Feast of the Holy Family


by John Dalla Costa

The Holy Family takes on special significance this year, as it precedes the Synod of Bishops on the Family, which Pope Francis convened for 2014. Francis described the family as “the first setting in which faith enlightens the human city.” Concerned about the “social and spiritual crisis” impacting families, the Holy Father asked for input from bishops, clergy, religious and the laity.

Early Christians regarded the family as the “domestic church,” because this is where we first experience the generative power of God’s love. As we read in Sirach and Paul, family is also the container in which we learn Beatitude-like spiritual virtues, such as kindness and respect; grieving together; yearning for and learning justice; and relishing healing peace.

This spiritual formation within family is being lost. The Synod’s preparatory document explains that, “many children and young people will never see their parents receive the sacraments.” As well as re-seed formation, the Bishop’s Synod is charged with framing pastoral care for the spiritual needs of “irregular” families, such as those involving divorced members, single parents, same-sex couples, and surrogate mothers. The aim is to help all families discover and live out what Pope John Paul II called the “fundamental and innate vocation of every human being,” which is to “love.”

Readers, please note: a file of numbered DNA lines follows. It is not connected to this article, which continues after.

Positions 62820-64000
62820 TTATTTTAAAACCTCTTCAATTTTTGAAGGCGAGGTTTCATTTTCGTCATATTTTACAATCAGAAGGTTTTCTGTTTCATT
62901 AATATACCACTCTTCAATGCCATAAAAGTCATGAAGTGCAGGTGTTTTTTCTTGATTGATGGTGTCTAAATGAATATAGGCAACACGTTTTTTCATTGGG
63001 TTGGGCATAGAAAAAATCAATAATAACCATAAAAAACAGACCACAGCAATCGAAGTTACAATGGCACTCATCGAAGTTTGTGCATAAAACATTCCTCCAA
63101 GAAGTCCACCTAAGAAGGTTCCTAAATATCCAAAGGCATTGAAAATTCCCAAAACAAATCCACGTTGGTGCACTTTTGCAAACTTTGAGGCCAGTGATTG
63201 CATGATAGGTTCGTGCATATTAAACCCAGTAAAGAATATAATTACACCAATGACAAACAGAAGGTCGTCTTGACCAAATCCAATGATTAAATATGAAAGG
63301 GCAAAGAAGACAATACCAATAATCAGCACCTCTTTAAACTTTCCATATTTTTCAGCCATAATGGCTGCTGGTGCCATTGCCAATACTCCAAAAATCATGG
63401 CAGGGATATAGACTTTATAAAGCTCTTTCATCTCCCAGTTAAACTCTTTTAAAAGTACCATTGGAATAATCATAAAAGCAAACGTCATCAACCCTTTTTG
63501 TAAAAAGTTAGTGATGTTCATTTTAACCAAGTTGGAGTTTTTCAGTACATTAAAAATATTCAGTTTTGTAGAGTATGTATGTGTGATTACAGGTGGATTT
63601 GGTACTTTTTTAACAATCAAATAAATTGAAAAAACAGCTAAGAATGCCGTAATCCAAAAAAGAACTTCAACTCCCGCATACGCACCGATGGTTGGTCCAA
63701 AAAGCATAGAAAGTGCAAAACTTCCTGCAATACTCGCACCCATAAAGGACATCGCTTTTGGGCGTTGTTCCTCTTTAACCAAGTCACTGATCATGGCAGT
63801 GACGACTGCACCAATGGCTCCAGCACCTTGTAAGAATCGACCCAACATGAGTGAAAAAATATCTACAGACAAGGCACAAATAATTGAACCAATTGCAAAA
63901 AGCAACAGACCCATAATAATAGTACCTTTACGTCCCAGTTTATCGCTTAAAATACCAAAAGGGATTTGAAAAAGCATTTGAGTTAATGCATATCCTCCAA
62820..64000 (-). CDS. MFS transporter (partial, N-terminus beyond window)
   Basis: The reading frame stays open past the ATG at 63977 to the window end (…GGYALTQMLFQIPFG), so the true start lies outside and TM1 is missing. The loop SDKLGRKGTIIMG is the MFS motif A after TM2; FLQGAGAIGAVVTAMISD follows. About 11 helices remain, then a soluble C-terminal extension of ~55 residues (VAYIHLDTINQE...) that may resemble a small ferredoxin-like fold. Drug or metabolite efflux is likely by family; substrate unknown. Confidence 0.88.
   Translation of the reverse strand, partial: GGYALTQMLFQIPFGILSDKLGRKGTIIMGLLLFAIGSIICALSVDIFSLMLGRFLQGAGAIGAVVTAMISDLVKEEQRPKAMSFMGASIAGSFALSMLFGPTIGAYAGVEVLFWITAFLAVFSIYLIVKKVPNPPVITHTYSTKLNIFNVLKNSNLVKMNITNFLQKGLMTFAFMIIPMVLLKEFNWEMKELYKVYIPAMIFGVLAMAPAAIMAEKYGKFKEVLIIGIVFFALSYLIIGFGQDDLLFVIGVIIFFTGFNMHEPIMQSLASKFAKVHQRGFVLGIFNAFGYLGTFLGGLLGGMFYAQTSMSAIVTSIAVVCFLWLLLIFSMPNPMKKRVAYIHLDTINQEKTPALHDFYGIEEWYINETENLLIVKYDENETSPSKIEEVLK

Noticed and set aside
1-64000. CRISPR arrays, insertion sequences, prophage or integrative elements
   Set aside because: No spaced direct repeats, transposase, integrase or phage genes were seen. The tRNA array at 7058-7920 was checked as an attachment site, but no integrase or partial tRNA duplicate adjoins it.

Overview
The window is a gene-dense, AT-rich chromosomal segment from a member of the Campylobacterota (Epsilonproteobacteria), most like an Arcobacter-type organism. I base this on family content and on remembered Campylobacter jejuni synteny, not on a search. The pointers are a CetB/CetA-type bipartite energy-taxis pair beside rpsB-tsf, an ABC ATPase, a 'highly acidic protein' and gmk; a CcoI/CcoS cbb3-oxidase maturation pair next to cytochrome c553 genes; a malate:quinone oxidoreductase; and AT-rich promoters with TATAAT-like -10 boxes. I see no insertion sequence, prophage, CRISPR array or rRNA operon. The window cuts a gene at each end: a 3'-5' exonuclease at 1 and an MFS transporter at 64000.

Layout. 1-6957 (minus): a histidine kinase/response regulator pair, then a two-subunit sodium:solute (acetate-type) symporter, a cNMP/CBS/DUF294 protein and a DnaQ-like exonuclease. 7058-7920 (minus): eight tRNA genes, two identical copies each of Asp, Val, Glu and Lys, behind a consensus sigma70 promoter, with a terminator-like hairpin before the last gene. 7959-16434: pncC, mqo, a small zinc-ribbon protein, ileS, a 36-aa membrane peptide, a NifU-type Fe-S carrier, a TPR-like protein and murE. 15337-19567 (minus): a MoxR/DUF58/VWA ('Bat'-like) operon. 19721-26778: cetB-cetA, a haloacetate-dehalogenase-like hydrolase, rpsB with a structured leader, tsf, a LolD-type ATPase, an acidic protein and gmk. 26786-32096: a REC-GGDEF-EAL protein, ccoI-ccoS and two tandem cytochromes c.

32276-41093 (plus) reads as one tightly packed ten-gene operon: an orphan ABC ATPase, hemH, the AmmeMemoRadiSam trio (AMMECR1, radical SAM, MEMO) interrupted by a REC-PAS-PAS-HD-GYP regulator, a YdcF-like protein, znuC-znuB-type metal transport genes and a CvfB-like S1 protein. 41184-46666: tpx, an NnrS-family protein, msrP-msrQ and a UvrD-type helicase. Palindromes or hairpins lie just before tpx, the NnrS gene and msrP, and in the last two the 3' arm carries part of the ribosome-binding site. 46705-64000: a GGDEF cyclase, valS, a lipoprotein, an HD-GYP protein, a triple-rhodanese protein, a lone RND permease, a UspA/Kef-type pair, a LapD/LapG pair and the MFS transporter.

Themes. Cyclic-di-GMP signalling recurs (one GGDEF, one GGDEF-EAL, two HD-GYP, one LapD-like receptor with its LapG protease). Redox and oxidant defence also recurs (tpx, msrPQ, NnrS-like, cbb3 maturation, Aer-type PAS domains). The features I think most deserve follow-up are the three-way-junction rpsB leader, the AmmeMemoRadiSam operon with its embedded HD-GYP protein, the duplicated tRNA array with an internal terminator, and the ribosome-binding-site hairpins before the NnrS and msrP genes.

Holy families are fragile entities because, as we read in today’s Gospel, by their example and priorities they undermine tyrants, injustice and inequality. Joseph was himself in an irregular situation, making Mary his wife despite her pregnancy, and raising Jesus despite not being his natural father. But once again he surrendered to his “vocation to love,” sweeping the family to safety by taking refuge in a foreign land, and later settling in obscure Nazareth.